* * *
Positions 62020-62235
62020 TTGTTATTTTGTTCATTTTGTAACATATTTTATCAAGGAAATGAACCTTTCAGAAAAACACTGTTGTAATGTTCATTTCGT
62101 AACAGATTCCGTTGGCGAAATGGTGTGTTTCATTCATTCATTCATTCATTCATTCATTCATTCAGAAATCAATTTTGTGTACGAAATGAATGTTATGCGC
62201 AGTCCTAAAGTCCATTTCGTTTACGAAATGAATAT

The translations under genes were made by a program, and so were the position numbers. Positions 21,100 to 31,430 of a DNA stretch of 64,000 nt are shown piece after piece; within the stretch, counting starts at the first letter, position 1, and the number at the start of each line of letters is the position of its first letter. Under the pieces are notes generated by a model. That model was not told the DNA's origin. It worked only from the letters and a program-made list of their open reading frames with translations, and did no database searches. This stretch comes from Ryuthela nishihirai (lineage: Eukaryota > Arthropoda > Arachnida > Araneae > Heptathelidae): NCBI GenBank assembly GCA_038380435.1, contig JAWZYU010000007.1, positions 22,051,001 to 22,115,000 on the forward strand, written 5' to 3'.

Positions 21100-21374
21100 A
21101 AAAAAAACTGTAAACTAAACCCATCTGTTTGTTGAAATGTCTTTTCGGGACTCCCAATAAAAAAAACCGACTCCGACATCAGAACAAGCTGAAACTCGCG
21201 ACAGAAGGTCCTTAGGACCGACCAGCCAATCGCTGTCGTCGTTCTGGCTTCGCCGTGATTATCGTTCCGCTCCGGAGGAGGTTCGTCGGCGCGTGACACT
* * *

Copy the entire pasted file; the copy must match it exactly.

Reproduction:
Positions 62020-62235
62020 TTGTTATTTTGTTCATTTTGTAACATATTTTATCAAGGAAATGAACCTTTCAGAAAAACACTGTTGTAATGTTCATTTCGT
62101 AACAGATTCCGTTGGCGAAATGGTGTGTTTCATTCATTCATTCATTCATTCATTCATTCATTCAGAAATCAATTTTGTGTACGAAATGAATGTTATGCGC
62201 AGTCCTAAAGTCCATTTCGTTTACGAAATGAATAT

The translations under genes were made by a program, and so were the position numbers. Positions 21,100 to 31,430 of a DNA stretch of 64,000 nt are shown piece after piece; within the stretch, counting starts at the first letter, position 1, and the number at the start of each line of letters is the position of its first letter. Under the pieces are notes generated by a model. That model was not told the DNA's origin. It worked only from the letters and a program-made list of their open reading frames with translations, and did no database searches. This stretch comes from Ryuthela nishihirai (lineage: Eukaryota > Arthropoda > Arachnida > Araneae > Heptathelidae): NCBI GenBank assembly GCA_038380435.1, contig JAWZYU010000007.1, positions 22,051,001 to 22,115,000 on the forward strand, written 5' to 3'.

Positions 21100-21374
21100 A
21101 AAAAAAACTGTAAACTAAACCCATCTGTTTGTTGAAATGTCTTTTCGGGACTCCCAATAAAAAAAACCGACTCCGACATCAGAACAAGCTGAAACTCGCG
21201 ACAGAAGGTCCTTAGGACCGACCAGCCAATCGCTGTCGTCGTTCTGGCTTCGCCGTGATTATCGTTCCGCTCCGGAGGAGGTTCGTCGGCGCGTGACACT